Fiction4All was established in February 2005. It seems a long time ago now, but the reason for setting up Fiction4All is as fresh in my mind today as it was back then. At the turn of the century I decided to do what a lot of wannabe writers do – they write a story. That took a year or more of my life and then I started the daunting process of looking for an agent – without success. Undeterred I then decided to send my precious script off to a number of well-established publishers here in the UK, where I am based, and you guessed it – before long the rejection letters from some started to arrive. Then of course there were the organisations that never bothered sending any form of reply. By chance, and an ill-wind I spotted an advert in a newspaper for a publisher seeking authors and I jumped at the opportunity. At the time I had never heard of vanity press so it was inevitable I would fall for it. They wanted just over £2000 to get my book published in print (the internet was not a major player in those days) and they promised the earth – book signings, advertisements and so on. So I paid them the £2000 and waited. And waited. To cut a long story short, my book, which was a private investigator story, that the publisher’s review panel had lauded (yes I know it was a con now, but at the time it felt great to get a positive response), sold exactly 4 copies in the first year and then they decided to kill it off! That was the final straw for me – they took £2000 for effectively nothing.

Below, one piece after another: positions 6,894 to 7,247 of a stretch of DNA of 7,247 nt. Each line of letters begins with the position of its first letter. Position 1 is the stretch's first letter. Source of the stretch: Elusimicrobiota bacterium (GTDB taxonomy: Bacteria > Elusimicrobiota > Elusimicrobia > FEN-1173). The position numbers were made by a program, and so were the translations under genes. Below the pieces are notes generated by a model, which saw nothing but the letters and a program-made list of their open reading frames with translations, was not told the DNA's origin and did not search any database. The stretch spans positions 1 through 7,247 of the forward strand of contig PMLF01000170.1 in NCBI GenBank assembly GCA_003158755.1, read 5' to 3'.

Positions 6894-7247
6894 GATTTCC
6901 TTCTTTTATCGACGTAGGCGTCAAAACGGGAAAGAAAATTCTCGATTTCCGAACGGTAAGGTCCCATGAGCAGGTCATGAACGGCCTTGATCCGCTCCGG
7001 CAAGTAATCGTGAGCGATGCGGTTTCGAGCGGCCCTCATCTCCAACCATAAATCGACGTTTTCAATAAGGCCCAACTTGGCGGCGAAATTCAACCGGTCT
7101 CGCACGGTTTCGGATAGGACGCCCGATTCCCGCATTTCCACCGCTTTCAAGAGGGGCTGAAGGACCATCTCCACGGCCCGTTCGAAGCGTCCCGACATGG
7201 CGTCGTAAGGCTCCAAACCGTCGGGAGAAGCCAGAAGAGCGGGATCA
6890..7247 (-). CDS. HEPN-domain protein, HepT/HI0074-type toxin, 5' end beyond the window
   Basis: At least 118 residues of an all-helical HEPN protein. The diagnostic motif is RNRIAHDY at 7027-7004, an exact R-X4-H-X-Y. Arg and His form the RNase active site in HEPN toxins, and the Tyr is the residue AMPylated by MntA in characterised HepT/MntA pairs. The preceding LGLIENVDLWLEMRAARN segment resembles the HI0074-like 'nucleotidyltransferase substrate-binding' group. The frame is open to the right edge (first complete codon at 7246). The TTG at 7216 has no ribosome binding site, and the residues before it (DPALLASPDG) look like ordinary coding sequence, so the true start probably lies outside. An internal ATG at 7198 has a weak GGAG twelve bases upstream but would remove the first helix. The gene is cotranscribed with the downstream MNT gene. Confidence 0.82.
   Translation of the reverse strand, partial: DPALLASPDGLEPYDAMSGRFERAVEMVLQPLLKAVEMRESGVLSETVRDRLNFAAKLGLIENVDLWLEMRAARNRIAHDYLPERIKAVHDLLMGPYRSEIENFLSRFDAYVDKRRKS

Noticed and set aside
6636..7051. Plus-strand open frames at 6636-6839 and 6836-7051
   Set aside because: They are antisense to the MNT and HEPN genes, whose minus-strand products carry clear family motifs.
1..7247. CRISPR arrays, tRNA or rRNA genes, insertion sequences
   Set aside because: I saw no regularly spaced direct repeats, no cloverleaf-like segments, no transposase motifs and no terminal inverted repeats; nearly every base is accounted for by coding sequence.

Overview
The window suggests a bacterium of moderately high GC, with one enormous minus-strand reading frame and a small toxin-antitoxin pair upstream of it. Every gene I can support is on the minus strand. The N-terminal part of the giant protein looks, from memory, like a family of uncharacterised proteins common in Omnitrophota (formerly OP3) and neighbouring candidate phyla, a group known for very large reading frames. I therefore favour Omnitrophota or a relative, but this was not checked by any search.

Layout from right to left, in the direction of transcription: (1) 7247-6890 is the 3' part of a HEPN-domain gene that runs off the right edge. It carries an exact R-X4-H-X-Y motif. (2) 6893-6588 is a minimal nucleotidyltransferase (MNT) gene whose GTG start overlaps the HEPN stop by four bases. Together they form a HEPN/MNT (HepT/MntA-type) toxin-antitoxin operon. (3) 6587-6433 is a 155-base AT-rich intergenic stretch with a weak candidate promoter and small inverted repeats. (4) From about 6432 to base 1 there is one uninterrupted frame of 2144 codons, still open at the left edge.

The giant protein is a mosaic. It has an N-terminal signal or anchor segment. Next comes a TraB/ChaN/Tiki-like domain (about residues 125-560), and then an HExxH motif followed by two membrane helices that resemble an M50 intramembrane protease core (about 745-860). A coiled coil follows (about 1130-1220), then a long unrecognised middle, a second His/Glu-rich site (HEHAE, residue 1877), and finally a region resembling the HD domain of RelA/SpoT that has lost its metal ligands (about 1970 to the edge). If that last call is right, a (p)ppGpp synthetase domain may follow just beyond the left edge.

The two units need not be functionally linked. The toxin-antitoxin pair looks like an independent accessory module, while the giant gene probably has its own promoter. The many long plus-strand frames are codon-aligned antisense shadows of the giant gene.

So, some head scratching later, and a chance contact with another author who had been similarly treated, and I decided to do something about it. The big publishers were apparently seldom interested in new, aspiring authors, and the only alternative option seemed to be the trap I, and countless others, had fallen into.
Fiction4All was established with a view to making it relatively easy for authors to see their work on sale without it costing them a fortune to do so. Actually, the ethos of Fiction4All was to make it free for an author to get their book published – the advent of the digital age made this easier than some might believe possible. So, going the route of selling online, the model I started with was if a book sold online then it was worth creating a print edition, even though at the time things were not as straightforward as they are today.